This is perhaps the simplest way to remove nipple hairs, but you should keep a few things in mind before you start plucking. Your areolas and the skin around your nipples can be sensitive, so plucking may cause discomfort. To reduce this feeling, pluck the hairs immediately after a shower. The warm water can help open the pores so hairs come out more easily and with less pain.
Plucking hairs opens you up to the possibility of an infection or ingrown hairs as the hairs return later. Use caution if you pluck the hairs, and watch for signs of infection, such as redness, tenderness, or pus.
You can reach for your razor while you’re in the shower, but be sure to protect the delicate skin on your nipples with your hand. Like with tweezing, you increase your risk for developing ingrown hairs or an infection when hairs return. In addition, you may experience an accident and cut your breasts or nipples with the sharp razor.
You can remove hair with sugaring or waxing, but this can be painful on the delicate skin of your breasts. Don’t try to wax your own nipple hairs. Instead, go to a salon or waxing boutique and talk with a trained aesthetician about your options. Again, you run the risk of developing an infection or ingrown hairs after the waxing as the hair returns.
Laser or electrolysis
Both treatments can help you slow or reduce hair growth, but they come with a price tag. A plastic surgeon or cosmetic dermatologist needs to perform this procedure, and each session can cost over $100. Plus, these produces can be uncomfortable, especially on the sensitive skin around your nipples.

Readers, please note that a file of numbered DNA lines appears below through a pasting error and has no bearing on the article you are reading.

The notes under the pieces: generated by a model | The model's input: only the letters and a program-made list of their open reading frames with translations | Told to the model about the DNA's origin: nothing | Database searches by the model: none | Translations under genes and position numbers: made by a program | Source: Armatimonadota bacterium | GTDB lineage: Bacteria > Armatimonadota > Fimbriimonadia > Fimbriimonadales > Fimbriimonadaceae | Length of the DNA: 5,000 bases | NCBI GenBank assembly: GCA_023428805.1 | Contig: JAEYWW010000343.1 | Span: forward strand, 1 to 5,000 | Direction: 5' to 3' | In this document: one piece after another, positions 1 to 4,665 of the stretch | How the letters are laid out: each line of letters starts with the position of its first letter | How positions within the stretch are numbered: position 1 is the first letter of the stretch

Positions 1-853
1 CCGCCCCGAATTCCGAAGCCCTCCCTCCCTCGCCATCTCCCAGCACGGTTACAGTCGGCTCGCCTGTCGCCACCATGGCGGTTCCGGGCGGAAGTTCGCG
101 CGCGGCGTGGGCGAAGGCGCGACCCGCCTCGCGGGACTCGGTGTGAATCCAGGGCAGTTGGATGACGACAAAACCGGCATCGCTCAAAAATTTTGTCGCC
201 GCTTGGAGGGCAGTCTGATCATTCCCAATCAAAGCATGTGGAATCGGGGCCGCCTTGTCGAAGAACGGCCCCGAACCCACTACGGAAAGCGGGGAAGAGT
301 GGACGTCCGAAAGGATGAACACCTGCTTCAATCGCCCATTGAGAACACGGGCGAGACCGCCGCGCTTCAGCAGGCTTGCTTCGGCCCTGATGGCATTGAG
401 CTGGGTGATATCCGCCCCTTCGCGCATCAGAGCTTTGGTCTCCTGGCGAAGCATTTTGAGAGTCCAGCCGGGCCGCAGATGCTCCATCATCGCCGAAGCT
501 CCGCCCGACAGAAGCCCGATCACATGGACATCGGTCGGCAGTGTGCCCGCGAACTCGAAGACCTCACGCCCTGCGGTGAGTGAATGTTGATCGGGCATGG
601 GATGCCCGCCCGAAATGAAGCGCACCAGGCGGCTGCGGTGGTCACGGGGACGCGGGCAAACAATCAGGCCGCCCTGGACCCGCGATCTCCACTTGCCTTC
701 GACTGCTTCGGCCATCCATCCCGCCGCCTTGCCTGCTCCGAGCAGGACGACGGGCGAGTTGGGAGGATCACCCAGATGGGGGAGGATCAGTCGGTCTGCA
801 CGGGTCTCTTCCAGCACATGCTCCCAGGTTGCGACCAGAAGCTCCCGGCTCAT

If a hormonal imbalance is causing the nipples around your hair to grow darker, your doctor might suggest hormonal medications to restore the balance. Birth control pills, which most commonly contain both estrogen and progestin hormones, are a common option, but single hormone treatment is a potential option depending on your specific needs.
What about bleach or hair removal creams?
Bleaching and hair removal creams are available, and they’re popular for bikini lines, legs, and armpits. You should avoid using these hair removal products around your nipples, however, because they may cause irritation.
In most cases, you don’t need to see your doctor for hair growth around your nipples. If you’re also experiencing hair growth in other areas or have other unusual symptoms, see your doctor.
Your doctor may be able to determine if the hair growth is part of natural changes, or if they could be a sign of an underlying problem like PCOS or Cushing’s syndrome. If they’re unsure, several tests can help evaluate possible causes until a diagnosis is made.
In addition, you may also want to talk with your doctor about safe ways to remove hair around the nipples. Because of the risk for ingrown hairs or infections, your doctor may offer some tips or advice for removing the hairs and reducing your risk for complications.
It’s important to know that hair growth around the nipples is common, and it’s also rarely a sign of an underlying problem. You don’t need to remove the hair, but if it bothers you, you can also remove it easily by tweezing, shaving, trimming, or waxing. Procedures like electrolysis and laser hair removal can also slow or stop the hair growth entirely, but those options come with a heftier price.